Participants of the Tokyo NaNoWriMo write in I hosted in 2010.
So, you’ve been hearing a thing or two about NaNoWriMo for a while now—or perhaps only since last week—and you’ve been curious. But this year, you’re ready to see what the fuss is about and try it out yourself.
Welcome! NaNo can be a lot of fun, but you only get as much out of it as you put into it. Here are some steps for getting started if you’ve never participated in National Novel Writing Month before.
First of all, sign up!
It’s free and easy to sign up. (If you’re 12 or younger, you’ll need your parents to make an account for you.) It may seem silly to sign up anywhere just to write a story. After all, you can write any time or anywhere without them, right? So, why bother with their Web site?
An official NaNoWriMo account gives you access to a bunch of tools that will help you reach your 50,000-words-in-30-days goal. Just a few of these resources are word count trackers, statistics based on your entered data, badges to motivate you (earned based on your efforts), access to pep talks written by famous authors, goal trackers, and more. The best part is that you’ll get to meet people! They have a very active forum and lots of fun events to attend. But before we get to that…
Set up your account
The first thing you’ll be prompted to do is to announce your novel. This means you’re registering to be included in this year’s challenge (it’s possible to have an account and not participate in any given year). Nothing you say here about your upcoming novel is permanent, so don’t stress out! But for now, enter a title—even if it’s “Untitled”—and pick the genre. Mine is “Young Adult” this year. The rest of the options are not required and all of it can be edited later, so don’t worry about that now unless you already know exactly what your novel will be about and want to fill it in this second.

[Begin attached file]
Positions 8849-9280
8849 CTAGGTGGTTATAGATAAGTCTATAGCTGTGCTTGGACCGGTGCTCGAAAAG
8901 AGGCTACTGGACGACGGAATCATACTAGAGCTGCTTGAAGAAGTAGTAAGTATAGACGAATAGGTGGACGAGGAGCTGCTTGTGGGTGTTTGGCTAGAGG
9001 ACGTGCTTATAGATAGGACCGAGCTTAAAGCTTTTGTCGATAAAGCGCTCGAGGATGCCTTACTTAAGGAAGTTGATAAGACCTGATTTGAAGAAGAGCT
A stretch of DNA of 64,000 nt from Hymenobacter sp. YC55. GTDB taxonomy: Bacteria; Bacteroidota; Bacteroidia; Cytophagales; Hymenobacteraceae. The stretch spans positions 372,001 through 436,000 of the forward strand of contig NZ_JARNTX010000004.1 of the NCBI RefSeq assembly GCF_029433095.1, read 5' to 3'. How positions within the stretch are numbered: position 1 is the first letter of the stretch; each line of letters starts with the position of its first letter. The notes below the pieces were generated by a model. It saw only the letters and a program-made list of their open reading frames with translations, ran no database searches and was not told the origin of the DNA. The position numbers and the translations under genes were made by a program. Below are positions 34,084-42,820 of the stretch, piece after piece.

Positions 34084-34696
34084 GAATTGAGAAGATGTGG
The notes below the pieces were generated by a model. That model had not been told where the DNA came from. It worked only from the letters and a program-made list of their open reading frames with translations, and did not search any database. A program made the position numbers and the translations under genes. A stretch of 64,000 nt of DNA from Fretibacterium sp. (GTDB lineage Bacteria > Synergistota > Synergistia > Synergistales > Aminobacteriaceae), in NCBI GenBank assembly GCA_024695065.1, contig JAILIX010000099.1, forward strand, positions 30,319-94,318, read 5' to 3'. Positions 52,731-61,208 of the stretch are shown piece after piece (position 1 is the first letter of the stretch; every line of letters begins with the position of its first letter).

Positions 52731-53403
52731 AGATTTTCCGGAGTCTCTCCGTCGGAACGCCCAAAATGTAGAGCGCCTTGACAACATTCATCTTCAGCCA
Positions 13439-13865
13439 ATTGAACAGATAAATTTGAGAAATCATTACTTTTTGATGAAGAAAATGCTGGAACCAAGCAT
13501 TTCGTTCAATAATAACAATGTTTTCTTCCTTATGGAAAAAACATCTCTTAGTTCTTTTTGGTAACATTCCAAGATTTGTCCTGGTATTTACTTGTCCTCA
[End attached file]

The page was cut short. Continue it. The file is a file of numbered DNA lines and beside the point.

Next, set up your profile. Look for “Author Info.” It’ll be pretty blank, but at the bottom right there will be an edit button. Fill in a few facts about yourself that you feel comfortable sharing, and a couple of sentences for your bio. Remember not to share personal information—like your full name—online, particularly if you’re a minor. To update your profile picture, you’ll need to go into account settings. Upload a picture of something you like if you’re a minor or if you’re feeling shy. Animals, flowers/landscapes, or an illustration are all good options. If you’re an adult, go ahead and upload a picture of yourself. It’ll make it easier to recognize each other when you attend write ins.
That’s all you need to do to get started! Click around to see the other options and to customize your page if you want. Once you’ve got things as much (or as little) as you like set up, you’re ready to…
Pick a region
While you should never share your address with strangers, it’s okay to claim a state or city. Head over to “Find a Region” and enter the name of your closest city. If it isn’t able to determine your location, then put in your state. If you’re not in the US and your state or province doesn’t pull up some options, put in your country. From there, select the region closest to you.
On that region’s page, there will be a “join this region” button. Click it to join! If someday you move, you can leave the region by clicking the same button. You can join multiple regions if you travel a lot or move mid-November.
This region forum is important because they include all the people in your area. Your word count and their word counts get totaled for a regional word count. It’s always fun to see which cities write the most! It’s also important because this allows you to get to know some “neighbors.” Not only can you become online friends with them, but you can learn about local events (like NaNo prep sessions, parties, write ins, etc.) that you could attend.